No stranger to the lifestyle of Nick, Kirk, Corey, and Cayle—known collectively as Armed for Apocalypse—I arrived at their rehearsal space and Repetition Industries headquarters with a cooler stocked full of ice-cold Busch beer, their liquid mascot of choice. Over a few cold ones we discussed how to keep your Chuck Taylors squeaky clean. (*Magic Eraser…now you know.) We then dove into the early history of this sludgy four-piece band from Chico that has worked relentlessly to leave their imprint on the world of metal. There is an obvious intimidation factor—with a name like “Armed for Apocalypse” and the wall of sound that comes along with it—but I assure you, in their hearts, these boys are nothing but Heavy Metal Teddy Bears.

Having known each other for over eleven years, the metal soldiers in Armed for Apocalypse are a tight-knit family. Drummer Nick Harris remembers his introduction to Kirk Williams (guitar/vocals) and Corey Vaspra (bass/vocals) when Cayle Hunter (guitar/vocals) invited him to a show at the Brickworks in 2002—back when it was mosh pits and cheap beer, not extensive dancefloors and spiked slushies. “Cayle brought me to a show where Oddman, and Brain in a Cage played, and I was so jealous! These kids were fourteen years old!”

Their musical skills make sense when considering three of the four were introduced to piano, guitar, and drums by the tender age of five, with the other picking up the saxophone at age ten. With experience in over 17 bands between them, their training in the real world of writing, recording, and touring far surpasses that of most local artists. Whereas most of us are acclimated to simple, friendly, local reviews of our endeavors, A4A genuinely thrusts themselves into the world’s public eye, both by world tours and online sharing, which can be a bit intimidating.

“They have no attachment to it whatsoever, and they have no clue how much work and heart you put into it, so you have to be ready for that,” says Hunter. “If you can’t handle that, you should just not leave your garage.”

“So far, everybody has been really positive though,” adds Williams. “They all say it is better than the last.”

An interesting adjustment to being covered by foreign media is that they often have to translate what is being said about them. Even if it isn’t the most glowing review, their immediate reaction, as Vaspra puts it, is simply: “Wow…somebody is writing about us!”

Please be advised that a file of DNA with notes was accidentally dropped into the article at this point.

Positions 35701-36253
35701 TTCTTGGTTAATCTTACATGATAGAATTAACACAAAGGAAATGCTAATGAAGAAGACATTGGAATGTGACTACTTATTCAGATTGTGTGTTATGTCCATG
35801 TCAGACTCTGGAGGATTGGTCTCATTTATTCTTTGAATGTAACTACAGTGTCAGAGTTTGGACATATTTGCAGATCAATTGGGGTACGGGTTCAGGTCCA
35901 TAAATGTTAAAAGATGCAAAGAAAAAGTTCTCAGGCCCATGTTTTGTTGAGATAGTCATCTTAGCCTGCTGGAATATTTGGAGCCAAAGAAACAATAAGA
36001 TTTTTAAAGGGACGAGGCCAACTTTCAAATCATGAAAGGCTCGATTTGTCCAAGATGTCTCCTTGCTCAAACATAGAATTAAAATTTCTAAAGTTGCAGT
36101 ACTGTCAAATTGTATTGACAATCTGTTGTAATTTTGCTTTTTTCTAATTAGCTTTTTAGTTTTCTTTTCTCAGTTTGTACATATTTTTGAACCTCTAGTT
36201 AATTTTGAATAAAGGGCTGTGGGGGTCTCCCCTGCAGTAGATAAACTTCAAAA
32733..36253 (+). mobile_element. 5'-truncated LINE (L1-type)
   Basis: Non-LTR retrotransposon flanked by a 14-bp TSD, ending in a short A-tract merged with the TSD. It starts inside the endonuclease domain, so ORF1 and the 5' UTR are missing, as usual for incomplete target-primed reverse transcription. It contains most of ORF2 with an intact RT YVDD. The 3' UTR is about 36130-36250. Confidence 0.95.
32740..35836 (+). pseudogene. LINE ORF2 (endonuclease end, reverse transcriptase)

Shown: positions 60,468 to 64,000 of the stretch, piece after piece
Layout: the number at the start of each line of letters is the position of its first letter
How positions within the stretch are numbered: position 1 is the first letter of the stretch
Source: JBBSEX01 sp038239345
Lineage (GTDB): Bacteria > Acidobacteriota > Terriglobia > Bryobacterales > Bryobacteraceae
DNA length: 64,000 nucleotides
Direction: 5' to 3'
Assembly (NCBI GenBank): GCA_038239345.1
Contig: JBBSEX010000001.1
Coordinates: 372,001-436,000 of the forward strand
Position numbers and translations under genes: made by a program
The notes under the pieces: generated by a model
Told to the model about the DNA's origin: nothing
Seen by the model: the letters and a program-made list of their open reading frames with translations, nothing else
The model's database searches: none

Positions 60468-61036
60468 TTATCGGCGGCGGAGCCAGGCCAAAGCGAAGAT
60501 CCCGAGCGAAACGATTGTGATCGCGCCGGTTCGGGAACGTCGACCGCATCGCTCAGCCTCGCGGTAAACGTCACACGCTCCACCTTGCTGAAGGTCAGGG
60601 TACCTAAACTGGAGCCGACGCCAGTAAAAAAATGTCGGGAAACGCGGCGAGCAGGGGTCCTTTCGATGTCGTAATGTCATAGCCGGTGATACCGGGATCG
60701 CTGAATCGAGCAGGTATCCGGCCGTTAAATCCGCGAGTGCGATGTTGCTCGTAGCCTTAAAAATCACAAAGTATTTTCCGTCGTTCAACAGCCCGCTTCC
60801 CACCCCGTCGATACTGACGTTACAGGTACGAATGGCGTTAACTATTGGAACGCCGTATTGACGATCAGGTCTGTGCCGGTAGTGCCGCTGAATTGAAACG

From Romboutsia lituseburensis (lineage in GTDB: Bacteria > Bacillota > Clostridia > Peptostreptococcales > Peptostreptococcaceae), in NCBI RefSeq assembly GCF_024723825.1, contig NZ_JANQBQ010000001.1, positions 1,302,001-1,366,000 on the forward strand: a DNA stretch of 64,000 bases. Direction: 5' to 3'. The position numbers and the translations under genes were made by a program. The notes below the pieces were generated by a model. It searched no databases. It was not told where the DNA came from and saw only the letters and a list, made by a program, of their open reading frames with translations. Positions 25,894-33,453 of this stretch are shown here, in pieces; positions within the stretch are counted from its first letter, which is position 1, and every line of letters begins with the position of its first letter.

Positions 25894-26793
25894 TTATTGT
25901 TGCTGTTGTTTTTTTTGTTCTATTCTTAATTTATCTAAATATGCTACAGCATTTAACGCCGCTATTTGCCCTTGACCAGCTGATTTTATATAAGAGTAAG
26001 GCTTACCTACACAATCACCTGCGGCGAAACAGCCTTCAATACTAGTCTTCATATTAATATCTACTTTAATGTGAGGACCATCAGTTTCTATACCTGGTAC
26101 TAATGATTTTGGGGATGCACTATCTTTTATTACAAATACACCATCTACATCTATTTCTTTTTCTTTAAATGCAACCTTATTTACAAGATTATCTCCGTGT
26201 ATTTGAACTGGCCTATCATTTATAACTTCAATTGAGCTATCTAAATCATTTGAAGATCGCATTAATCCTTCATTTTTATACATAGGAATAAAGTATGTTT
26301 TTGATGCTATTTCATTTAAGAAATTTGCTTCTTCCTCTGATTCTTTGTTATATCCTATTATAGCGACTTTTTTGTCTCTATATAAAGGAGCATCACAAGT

July 23rd marks the release of their second record, titled The Road Will End. The title may leave you wondering what is next for the band, but they reassure us that it is simply their way of “recognizing the fact that all roads come to an end” and a reminder to “live life on your terms.” This is something that Armed for Apocalypse has set out to do since their inception. Despite recently signing a new record deal with Ironclad Recordings, they aren’t riding around in limousines with pockets full of cash. Not yet, anyway.

“I think the most [misunderstood] part is that people think if you have a record deal and you go on tour, it means you have money. I don’t really know where that comes from anymore. I think people mistake being visible for being famous,” expounds Hunter. “You have to be dedicated to it and you have to love it. If you’re looking for money or fame, you’re gonna be constantly frustrated. Our angle is to love what we are doing.”

armed for apocalypse

The dedication and teamwork of these four is obvious to friends and fans alike, which is exemplified by their constant road work.

“I don’t know any other adult males who would sleep in a truck stop or a parking lot, in the middle of Texas or wherever, and have like eleven dollars between them, and just be smelly and gross and hot and fucking broke…and just be happy,” Hunter explains. “This band, and all bands are a lot of work, if you wanna take them seriously.”

“That’s really a great way to learn a life lesson,” adds Williams. “If you’re chasing after money and security, you’re probably gonna be disappointed.”

“We have friends who have plenty of money, and they’ll look at us all jealous, and we’re like ‘Dude, you’re a fucking dentist, how jealous of us could you be?’”

An A4A bio from several years ago stated that being in the band “has been hard the entire time, but if it wasn’t hard, everyone would do it.” This rings true for A4A to this day, as they not only recorded and produced their album on their own, they are also handling their own merchandising, including the printing of everything from T-shirts to beer koozies to skate decks.